[0019] The evaporator within the thermosyphon cooler also may include access covers and/or removable components that allow the interior of the evaporator tubes to be cleaned. Accordingly, the thermosyphon coolers may be particularly well-suited for circulating cooling tower water in open loop cooling tower systems where the water may be exposed to dissolved solids and other contaminants. Further, the thermosyphon cooler may include a freeze protection system, which may allow the thermosyphon cooler to cool the cooling tower water directly, rather than employing a separate loop, which contains a freeze protectant, such as glycol.

[0020] FIGURE 1 is a schematic view of a cooling system 10 that employs a thermosyphon cooler 12 and a cooling tower 14. The cooling system 10 may be primarily located within a building 16 or area that is maintained at temperatures above freezing. However, certain components of cooling system 10, such as thermosyphon cooler 12 and cooling tower 14, may be located outside of building 16, for example, on the roof of building 16. Further, in other embodiments, cooling tower 14 may be located a distance away from building 16 or the process area and, in certain embodiments, may be located at ground level.

[0021] Cooling system 10 includes a process heat exchanger 18 that may be used to transfer heat from a process loop 20 to a cooling system loop 22. According to certain embodiments, process loop 20 may circulate a process fluid, such as refrigerant, steam, or other vapor to be condensed. For example, process loop 20 may circulate compressed refrigerant vapor to be condensed from a water chiller. In another example, process loop 20 may circulate steam to be condensed from a steam turbine. In another example, process loop 20 may circulate a process fluid for an industrial process that may require cooling.

[0022] Cooling system loop 22 may circulate a fluid to be cooled, such as water or a mixture of water and other components. As the cooling fluid flows through process heat exchanger 18, the cooling fluid may absorb heat from the process fluid. According to certain embodiments, an intermediate fluid, such as refrigerant may be used to transfer heat from the process fluid within process loop 20 to the cooling fluid within cooling system loop 22. For example, in certain embodiments, process heat exchanger 18 may be a water cooled condenser that is part of a chiller that circulates a refrigerant to transfer heat from process loop 20 to cooling system loop 22. In these embodiments, the process fluid may flow through an evaporator of the chiller. However, in other embodiment, the intermediate fluid may be omitted and the process heat exchanger 18 may be used to transfer heat directly from the process fluid to the cooling fluid. Moreover, in yet other embodiments, process heat exchanger 18 may be omitted and the cooling fluid within cooling system loop 22 may be circulated directly to the process to be cooled.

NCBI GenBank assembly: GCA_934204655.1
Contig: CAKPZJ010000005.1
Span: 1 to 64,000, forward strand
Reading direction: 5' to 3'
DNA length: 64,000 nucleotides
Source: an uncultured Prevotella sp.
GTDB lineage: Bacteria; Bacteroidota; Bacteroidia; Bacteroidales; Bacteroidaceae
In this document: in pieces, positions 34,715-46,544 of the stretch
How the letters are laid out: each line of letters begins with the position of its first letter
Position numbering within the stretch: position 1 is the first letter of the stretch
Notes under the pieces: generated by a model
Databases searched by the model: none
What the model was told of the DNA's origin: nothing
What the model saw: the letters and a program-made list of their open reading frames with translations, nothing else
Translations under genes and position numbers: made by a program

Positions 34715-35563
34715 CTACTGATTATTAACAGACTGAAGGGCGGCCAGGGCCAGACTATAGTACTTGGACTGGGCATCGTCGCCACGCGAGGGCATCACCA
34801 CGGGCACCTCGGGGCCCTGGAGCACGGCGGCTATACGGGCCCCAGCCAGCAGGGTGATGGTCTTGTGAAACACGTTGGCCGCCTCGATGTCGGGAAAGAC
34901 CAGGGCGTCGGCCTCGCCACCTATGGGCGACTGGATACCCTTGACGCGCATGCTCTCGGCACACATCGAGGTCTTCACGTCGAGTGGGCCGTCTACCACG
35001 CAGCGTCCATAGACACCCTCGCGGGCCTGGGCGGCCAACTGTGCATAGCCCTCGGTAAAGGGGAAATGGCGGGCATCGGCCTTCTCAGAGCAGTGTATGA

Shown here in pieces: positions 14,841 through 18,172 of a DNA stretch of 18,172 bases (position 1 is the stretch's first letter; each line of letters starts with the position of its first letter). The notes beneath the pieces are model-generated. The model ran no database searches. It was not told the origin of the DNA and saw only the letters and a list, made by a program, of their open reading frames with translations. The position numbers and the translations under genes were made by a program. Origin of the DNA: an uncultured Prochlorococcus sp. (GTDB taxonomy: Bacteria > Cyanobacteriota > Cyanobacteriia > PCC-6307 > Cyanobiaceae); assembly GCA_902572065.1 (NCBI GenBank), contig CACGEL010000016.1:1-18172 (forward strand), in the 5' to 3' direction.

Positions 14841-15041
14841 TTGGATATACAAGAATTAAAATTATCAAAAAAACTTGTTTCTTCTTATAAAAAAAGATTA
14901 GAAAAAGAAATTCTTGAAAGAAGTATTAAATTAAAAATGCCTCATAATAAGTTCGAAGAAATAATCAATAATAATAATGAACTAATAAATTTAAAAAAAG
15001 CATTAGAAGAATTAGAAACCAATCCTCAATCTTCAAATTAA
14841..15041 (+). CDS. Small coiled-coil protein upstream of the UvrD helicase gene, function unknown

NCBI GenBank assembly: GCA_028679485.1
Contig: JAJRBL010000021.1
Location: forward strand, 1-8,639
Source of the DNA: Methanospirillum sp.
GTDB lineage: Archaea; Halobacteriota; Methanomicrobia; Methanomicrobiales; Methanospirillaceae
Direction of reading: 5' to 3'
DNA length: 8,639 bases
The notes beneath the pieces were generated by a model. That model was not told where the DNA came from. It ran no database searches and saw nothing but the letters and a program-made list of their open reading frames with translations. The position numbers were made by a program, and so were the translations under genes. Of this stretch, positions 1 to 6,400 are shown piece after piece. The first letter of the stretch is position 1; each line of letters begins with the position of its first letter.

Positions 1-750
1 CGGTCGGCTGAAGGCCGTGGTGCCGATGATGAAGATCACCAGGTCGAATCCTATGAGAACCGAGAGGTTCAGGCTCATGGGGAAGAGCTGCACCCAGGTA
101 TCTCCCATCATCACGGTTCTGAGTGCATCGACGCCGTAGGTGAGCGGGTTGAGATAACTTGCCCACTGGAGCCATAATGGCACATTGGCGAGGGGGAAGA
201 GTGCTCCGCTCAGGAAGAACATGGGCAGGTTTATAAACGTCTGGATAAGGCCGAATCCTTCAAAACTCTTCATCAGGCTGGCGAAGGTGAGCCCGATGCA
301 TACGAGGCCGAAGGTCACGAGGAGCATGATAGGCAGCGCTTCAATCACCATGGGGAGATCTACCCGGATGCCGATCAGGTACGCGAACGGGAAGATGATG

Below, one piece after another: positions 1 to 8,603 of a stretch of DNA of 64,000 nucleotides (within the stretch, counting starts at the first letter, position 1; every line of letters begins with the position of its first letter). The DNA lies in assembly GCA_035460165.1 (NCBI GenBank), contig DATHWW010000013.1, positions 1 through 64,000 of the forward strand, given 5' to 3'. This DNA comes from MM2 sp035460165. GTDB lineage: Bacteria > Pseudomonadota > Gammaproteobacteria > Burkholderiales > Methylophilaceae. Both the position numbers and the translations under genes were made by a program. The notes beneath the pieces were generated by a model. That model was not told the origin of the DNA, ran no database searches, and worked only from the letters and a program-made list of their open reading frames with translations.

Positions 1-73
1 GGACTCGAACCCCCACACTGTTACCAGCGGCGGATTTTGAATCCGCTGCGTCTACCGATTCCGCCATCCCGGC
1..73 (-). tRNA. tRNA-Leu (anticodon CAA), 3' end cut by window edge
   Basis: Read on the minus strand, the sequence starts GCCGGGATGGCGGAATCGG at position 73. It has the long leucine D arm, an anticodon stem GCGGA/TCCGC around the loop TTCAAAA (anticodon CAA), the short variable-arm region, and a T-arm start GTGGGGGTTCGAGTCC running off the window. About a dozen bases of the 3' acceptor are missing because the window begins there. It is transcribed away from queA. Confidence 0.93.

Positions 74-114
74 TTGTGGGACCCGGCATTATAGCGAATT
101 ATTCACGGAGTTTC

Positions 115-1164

[0023] As the cooling fluid flows through process heat exchanger 18, the cooling fluid may absorb heat from the process fluid. Accordingly heated cooling fluid may exit process heat exchanger 18 and may flow through cooling system loop 22 through a valve 24 to thermosyphon cooler 12. In certain embodiments, a pump may be included to circulate the cooling fluid to thermosyphon cooler 12 from valve 24. However, in other embodiments, the pump may be omitted. [0024] The heated cooling fluid may enter thermosyphon cooler 12 where the cooling fluid may be cooled. As described below with respect to FIGURES 2 and 3, thermosyphon cooler 12 may include a shell and tube evaporator 76 and an air cooled condenser 78. A refrigerant loop 80 may be employed to transfer heat from the cooling fluid flowing through shell and tube evaporator 76 to air cooled condenser 78. Heat may be rejected from thermosyphon cooler 12 through ambient air directed over air cooled condenser 78 by one or more fans 26 driven by one or more motors 28. According to certain embodiments, motors 28 may incorporate variable speed drives (VSD's) that allow the speed of fans 26 to be adjusted to increase and decrease the amount of cooling provided by thermosyphon cooler 12. The cooling fluid may then exit thermosyphon cooler 12 and may flow through valves 30 and 32 to cooling tower 14, where the cooling fluid may be further cooled through evaporative cooling.